Flashing the ESP32 DevKit V1 with Mongoose OS

You will need…

  • an ESP32 development board with appropriate USB cable
  • computer with the mos tool installed

I’ll be using the DOIT ESP32 DevKit V1 for the ESP, and as I’m running Linux the mos tool can be installed using the my package manger.

sudo add-apt-repository ppa:mongoose-os/mos
sudo apt update
sudo apt install mos

Once installed, mos can be launched from the terminal by simply running

mos

Flashing the board

Your browser should now have opened to http://127.0.0.1:1992 where you’ll be greeted by this window

If you now plug your dev board into the computer, the device should show up in the first dropdown box. As on Linux, my board shows up as /dev/ttyUSB0. If everything went well the top section will turn green and the next two dropdowns will unlock. For platform you want to select ESP32 and for app demo-js and click flash.

You’ll be able to see the progress of the flashing in the console. Once the ESP starts logging the uptime to the console, the system is flashed and running the demo app. By default, the demo starts the ESP32 as a WiFi access point with the SSID (network name) “Mongoose_[six random characters]”, password “Mongoose” and an IP address on 192.168.4.1. The last step, however, will get the ESP connected to your own WiFi network by simply entering your SSID and password and clicking set.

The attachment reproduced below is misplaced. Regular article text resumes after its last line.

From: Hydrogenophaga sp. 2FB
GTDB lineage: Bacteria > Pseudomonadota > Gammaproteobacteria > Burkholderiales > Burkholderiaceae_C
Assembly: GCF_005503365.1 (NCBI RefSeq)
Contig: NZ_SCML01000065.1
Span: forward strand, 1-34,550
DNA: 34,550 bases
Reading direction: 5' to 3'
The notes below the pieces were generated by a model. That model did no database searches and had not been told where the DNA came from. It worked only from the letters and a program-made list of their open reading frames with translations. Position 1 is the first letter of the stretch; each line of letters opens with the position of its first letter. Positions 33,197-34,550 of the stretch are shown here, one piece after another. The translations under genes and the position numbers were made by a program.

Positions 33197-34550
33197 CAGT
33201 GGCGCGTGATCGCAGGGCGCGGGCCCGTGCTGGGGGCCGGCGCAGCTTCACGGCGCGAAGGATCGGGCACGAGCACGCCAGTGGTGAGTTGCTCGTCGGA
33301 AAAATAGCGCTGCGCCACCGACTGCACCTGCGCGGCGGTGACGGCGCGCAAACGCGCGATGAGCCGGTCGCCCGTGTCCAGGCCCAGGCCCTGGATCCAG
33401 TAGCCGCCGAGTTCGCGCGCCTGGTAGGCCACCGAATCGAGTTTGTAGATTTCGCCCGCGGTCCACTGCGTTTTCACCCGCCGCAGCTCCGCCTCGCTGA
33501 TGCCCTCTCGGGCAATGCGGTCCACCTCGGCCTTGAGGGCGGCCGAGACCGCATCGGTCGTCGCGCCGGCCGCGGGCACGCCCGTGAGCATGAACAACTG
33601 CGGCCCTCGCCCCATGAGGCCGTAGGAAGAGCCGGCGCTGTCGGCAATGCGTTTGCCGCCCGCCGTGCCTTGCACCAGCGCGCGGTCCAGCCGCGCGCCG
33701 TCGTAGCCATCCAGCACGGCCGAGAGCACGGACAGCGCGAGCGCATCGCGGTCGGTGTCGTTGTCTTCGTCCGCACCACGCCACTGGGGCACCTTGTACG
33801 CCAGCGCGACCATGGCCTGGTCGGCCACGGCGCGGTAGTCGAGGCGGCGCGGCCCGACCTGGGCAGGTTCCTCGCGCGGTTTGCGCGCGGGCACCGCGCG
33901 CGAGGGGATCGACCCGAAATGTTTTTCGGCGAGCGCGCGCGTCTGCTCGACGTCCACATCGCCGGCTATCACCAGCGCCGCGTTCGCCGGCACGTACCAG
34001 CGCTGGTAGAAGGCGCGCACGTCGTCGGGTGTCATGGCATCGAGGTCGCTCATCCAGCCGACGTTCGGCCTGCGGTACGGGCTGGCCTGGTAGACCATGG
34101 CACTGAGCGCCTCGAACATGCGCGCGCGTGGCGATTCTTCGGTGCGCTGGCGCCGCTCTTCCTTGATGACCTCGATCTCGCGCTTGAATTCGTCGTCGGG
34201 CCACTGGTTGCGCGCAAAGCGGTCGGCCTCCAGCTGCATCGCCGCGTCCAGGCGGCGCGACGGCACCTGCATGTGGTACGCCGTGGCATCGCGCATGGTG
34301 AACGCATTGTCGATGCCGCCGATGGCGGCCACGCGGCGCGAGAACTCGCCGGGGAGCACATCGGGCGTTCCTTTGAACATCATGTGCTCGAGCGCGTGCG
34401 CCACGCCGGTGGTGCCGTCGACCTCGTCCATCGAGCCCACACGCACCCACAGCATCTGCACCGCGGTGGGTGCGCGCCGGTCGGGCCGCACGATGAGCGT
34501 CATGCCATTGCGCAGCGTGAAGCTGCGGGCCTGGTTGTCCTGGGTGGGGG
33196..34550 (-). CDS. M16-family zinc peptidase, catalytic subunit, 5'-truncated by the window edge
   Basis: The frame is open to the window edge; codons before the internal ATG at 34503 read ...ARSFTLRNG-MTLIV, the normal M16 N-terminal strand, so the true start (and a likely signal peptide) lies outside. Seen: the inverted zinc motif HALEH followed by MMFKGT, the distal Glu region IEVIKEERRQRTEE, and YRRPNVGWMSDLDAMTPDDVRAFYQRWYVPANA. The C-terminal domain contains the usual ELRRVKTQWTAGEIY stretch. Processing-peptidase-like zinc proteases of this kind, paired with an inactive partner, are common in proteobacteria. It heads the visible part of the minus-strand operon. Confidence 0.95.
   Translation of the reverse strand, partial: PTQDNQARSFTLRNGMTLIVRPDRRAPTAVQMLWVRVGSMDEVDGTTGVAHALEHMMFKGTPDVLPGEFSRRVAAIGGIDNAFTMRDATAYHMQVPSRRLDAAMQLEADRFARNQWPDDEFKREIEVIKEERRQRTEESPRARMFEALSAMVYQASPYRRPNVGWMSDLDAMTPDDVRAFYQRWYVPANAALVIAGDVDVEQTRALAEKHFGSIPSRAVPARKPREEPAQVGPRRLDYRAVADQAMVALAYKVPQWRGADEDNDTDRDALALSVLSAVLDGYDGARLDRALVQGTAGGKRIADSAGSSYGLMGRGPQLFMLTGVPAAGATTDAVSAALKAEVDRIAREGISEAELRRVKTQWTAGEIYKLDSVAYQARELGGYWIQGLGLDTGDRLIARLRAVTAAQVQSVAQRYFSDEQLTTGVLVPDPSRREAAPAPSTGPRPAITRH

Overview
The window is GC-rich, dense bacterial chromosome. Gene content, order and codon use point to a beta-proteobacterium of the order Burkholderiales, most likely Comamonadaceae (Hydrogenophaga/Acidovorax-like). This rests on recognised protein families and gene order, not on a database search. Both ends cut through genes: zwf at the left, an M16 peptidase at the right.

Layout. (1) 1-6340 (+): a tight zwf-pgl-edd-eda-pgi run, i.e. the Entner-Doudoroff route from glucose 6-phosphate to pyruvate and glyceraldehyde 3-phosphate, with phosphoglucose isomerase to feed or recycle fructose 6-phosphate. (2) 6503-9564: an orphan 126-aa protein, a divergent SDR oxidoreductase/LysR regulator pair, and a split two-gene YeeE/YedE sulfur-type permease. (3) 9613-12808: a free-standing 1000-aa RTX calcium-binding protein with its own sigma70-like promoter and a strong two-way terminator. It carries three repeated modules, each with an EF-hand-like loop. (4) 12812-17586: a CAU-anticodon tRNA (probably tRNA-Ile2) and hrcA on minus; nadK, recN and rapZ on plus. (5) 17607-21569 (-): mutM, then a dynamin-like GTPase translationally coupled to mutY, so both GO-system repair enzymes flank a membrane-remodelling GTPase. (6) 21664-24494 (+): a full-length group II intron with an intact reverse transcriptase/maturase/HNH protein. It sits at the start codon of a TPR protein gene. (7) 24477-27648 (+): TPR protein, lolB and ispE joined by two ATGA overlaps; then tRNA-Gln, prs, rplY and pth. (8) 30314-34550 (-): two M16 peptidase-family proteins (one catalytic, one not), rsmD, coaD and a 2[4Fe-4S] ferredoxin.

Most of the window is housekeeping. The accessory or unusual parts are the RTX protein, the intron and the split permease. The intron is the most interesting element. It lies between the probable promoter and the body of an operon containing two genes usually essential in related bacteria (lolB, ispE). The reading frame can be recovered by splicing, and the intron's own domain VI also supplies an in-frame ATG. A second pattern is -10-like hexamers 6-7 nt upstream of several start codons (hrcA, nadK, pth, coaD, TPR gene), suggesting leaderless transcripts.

Click done and you’ll be presented with the demo-js app source code. The demo app flashes the on board LED (or tries to), connects to WiFi, publishes to an MQTT server, and prints the uptime to the console every second.

Programming

I say the the board tries to flash the LED, well if you look at the top of the code you’ll see this line

let led = Cfg.get('pins.led');

This is Mongoose OS asking the board which pin it thinks the LED is connected to. A little further down the code you’ll see the line

print('LED GPIO:', led, 'button GPIO:', button);

which helpfully prints the pins it think the LED and button are connected to when the board is powered on. Here is the result:

[Feb  4 12:34:21.951] LED GPIO: 21 button GPIO: 0

The button it has correct, but the LED on my board is actually connected to digital pin 2. Change the line from before to now read:

let led = 2;

and press the save and reboot button.

Within a couple of seconds the board will reboot and the LED will hopefully be blinking.

Stay tuned

In my next post I’ll look at how to further configure the board and use libraries to interface with a temperature sensor and publish the temperature to a local MQTT server.